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Out and About: Encouraging Speech and Language....

Parents are busy people.  Every hour seems to be filled with the mechanics of daily life (going to work, paying bills, taking out the trash . . . ), plus all of the activities that are part of being a parent.  Parents bring their children to the grocery store, play with them at the playground, teach them to swim at the pool or lake or beach, bring them to art class or gymnastics class or music class, oversee playdates . . . So who has time to do all this AND support the speech and language development of their young child (ages 0-3)?  The good news is that you can encourage your child’s speech and language development wherever you are with your little one.  You can turn any location into your child’s speech and language classroom, and have fun while you’re at it. 

Playground:  The different pieces of equipment available at most playgrounds provide a wonderful way to explore words about motion and location.  For example, when your child is on a swing, you can hold the swing in the “up” position, then count “one, two, three . . . “ and release the swing as you say “GO!!!” together.  Once your child becomes used to her role in this game, she’s ready for the next step – saying “go” on her own when she wants you to let go.  Experiencing first-hand what it feels like to “go” is a great way to teach the meaning of this word, so when you do this activity, you’re boosting your child’s receptive vocabulary.  What’s more, your child will begin to make an expressive language connection:  “If I say this [go], I get this [swinging].”  She is thus learning that producing a particular word yields a particular consequence.  Of course the swings aren’t the only playground item that can be used to further language goals.  The slide, climbing structure, sandbox, and other playground features lend themselves to simple language games for motion and location words and sounds such as “whee!” “down,” “up,” “fast,” and “slow.”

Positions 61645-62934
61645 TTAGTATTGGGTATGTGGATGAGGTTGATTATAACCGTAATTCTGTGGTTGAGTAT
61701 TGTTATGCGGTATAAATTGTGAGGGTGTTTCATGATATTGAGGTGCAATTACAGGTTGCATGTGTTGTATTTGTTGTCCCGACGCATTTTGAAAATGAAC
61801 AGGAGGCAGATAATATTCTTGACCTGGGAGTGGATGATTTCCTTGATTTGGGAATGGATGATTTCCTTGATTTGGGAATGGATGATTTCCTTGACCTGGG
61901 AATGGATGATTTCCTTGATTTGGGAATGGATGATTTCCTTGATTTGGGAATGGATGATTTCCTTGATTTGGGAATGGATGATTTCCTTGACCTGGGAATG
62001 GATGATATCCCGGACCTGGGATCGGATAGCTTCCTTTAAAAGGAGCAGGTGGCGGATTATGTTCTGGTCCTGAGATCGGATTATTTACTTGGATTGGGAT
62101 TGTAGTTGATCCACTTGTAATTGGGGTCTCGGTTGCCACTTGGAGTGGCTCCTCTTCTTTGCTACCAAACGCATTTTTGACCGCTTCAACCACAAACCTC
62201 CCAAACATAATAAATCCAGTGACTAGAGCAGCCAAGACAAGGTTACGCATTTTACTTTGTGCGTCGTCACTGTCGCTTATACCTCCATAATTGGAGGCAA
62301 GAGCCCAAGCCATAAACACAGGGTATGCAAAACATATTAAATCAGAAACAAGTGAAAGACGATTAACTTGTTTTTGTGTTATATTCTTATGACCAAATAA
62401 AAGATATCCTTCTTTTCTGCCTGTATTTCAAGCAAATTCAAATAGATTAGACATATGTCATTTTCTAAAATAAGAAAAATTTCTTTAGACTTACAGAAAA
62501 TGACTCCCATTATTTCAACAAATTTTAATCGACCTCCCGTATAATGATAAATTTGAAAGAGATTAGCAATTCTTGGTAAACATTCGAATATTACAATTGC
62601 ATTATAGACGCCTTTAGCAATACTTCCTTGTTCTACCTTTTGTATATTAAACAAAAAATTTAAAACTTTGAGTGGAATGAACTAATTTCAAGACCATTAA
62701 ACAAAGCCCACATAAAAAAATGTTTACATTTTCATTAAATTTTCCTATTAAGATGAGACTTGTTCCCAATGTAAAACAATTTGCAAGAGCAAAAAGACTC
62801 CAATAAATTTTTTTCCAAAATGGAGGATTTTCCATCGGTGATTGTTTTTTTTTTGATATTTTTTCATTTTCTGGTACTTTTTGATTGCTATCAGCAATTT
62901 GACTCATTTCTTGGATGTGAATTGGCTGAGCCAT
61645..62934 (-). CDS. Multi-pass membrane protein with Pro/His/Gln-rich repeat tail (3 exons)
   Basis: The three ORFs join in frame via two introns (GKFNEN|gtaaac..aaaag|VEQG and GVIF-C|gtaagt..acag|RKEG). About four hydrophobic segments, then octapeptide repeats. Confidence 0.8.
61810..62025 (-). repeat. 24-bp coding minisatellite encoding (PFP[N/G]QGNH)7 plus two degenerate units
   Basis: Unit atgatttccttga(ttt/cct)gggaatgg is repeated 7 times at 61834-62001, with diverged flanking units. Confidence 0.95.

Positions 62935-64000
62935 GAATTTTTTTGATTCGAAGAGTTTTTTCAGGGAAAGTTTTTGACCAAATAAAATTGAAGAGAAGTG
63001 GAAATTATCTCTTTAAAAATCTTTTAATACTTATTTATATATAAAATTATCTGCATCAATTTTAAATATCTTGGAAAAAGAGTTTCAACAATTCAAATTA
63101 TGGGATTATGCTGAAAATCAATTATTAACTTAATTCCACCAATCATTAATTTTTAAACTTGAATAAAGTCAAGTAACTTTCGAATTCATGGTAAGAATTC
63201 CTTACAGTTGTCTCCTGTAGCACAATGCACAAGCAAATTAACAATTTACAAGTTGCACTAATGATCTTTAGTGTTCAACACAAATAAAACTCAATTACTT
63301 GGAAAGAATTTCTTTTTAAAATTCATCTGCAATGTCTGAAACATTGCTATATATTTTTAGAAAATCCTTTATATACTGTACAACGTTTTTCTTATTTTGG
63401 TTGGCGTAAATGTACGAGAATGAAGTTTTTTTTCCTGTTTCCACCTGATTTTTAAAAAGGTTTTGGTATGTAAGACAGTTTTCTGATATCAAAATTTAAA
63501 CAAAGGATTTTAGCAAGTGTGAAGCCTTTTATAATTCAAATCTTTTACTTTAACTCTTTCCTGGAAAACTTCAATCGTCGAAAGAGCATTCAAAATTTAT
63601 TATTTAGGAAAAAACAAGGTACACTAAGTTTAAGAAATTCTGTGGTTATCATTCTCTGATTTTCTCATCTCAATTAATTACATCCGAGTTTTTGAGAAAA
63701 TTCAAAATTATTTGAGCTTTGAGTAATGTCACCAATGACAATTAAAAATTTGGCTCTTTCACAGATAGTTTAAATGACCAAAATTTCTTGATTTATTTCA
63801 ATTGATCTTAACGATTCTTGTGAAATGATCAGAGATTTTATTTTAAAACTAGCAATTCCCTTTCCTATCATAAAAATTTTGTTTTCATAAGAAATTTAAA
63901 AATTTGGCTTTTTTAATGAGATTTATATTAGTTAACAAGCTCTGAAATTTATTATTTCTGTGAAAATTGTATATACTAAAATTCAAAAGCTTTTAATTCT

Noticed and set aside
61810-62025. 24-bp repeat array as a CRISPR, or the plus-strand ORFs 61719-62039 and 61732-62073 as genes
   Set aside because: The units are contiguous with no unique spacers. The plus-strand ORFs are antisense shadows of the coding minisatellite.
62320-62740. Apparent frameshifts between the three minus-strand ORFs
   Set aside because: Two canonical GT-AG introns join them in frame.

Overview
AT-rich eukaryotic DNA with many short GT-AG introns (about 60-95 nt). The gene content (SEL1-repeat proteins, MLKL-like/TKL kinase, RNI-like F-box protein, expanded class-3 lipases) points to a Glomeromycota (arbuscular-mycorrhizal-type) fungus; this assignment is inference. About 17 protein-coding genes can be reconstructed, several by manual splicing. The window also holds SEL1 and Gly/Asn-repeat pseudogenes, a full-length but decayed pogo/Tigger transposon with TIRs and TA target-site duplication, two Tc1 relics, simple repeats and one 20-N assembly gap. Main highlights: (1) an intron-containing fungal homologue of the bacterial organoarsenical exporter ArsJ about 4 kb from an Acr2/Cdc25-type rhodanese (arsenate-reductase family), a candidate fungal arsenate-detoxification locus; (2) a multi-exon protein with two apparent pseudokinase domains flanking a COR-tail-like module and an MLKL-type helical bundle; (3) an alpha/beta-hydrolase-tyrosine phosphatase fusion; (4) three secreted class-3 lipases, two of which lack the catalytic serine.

Pool: Splashing, kicking, pouring, jumping, and of course swimming – these are just a few of the actions children enjoy when they’re near the water.  Spending time at the pool (or lake, pond, ocean, or even that inflatable wading pool in your yard) can enhance your child’s language development when you focus on these fun action words.  While you’re sitting in the water with your child, splash a bit while saying, e.g., “splash, splash, splash.  We splash in the water.  Little splash, big splash!  Splash on your toes, splash on your belly!”  Repetition of a word will reinforce both your child’s understanding of it as well as his ability to say the word (or a word approximation) himself.  Many children love water play, so this type of activity can be very reinforcing as children learn action words such as “swim,” “jump,” “kick,” and “float.”